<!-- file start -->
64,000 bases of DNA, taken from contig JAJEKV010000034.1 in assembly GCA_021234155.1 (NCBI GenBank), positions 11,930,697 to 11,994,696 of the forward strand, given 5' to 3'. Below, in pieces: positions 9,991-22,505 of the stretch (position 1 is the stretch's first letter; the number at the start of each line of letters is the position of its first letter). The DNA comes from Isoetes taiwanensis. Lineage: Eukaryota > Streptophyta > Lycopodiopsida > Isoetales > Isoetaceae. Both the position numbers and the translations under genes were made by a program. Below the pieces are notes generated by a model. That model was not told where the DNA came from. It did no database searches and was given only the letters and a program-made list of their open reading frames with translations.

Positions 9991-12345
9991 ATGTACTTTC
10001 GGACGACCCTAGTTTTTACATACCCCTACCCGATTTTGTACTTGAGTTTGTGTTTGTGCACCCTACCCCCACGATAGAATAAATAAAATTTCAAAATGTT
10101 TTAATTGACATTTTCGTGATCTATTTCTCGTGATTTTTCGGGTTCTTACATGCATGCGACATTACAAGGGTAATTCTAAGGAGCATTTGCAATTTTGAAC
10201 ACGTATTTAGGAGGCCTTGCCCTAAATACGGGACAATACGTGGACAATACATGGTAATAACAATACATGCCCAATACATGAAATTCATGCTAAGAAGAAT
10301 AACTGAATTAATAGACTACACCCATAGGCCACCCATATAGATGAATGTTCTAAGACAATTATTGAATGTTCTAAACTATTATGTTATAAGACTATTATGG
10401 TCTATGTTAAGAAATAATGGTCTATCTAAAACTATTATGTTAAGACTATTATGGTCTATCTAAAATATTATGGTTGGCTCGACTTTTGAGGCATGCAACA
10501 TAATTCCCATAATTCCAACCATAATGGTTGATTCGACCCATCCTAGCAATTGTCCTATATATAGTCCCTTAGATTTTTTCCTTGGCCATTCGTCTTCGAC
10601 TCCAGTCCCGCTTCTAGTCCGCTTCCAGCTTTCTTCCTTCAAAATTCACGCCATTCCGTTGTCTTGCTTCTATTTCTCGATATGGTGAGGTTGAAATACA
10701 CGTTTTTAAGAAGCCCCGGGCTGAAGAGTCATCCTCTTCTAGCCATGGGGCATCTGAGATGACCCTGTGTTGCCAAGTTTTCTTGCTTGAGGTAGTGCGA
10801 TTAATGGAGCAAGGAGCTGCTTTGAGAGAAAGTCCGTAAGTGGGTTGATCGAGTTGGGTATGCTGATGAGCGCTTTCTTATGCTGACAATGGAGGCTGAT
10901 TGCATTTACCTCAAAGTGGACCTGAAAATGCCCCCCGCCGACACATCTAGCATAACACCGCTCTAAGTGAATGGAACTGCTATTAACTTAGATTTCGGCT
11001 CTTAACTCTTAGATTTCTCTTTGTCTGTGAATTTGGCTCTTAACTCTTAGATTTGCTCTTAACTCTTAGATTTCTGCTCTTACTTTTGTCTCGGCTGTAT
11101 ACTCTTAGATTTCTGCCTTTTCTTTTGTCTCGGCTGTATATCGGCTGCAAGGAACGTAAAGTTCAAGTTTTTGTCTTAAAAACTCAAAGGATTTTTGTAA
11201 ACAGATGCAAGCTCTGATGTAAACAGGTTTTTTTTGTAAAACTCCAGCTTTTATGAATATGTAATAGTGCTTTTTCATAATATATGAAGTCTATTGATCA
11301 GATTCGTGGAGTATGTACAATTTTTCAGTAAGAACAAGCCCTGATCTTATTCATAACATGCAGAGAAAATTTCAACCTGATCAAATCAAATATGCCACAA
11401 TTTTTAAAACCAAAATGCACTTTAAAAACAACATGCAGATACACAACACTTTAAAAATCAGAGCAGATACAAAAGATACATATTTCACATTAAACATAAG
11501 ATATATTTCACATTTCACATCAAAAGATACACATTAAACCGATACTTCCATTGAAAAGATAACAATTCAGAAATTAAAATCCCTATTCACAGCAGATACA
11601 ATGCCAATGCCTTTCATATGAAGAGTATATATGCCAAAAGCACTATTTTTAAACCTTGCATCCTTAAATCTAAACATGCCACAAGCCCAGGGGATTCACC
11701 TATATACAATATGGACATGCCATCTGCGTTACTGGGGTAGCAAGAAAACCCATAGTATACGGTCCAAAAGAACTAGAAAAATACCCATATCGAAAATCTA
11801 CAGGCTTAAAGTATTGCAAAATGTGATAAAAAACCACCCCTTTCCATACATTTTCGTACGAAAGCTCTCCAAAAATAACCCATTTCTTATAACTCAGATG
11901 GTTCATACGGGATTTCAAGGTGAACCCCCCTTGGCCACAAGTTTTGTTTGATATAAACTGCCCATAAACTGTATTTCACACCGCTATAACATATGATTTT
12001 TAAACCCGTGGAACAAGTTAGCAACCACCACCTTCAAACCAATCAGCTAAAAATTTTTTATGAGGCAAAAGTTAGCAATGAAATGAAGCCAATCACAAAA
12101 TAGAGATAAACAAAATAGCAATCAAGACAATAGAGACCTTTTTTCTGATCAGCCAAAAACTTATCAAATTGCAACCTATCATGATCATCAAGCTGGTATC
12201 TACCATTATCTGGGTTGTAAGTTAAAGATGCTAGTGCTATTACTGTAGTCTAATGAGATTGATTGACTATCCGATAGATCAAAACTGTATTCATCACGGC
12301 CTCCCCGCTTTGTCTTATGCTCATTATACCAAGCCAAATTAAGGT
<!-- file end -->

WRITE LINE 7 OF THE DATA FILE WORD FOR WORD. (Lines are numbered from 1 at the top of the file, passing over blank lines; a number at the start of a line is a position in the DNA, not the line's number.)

10301 AACTGAATTAATAGACTACACCCATAGGCCACCCATATAGATGAATGTTCTAAGACAATTATTGAATGTTCTAAACTATTATGTTATAAGACTATTATGG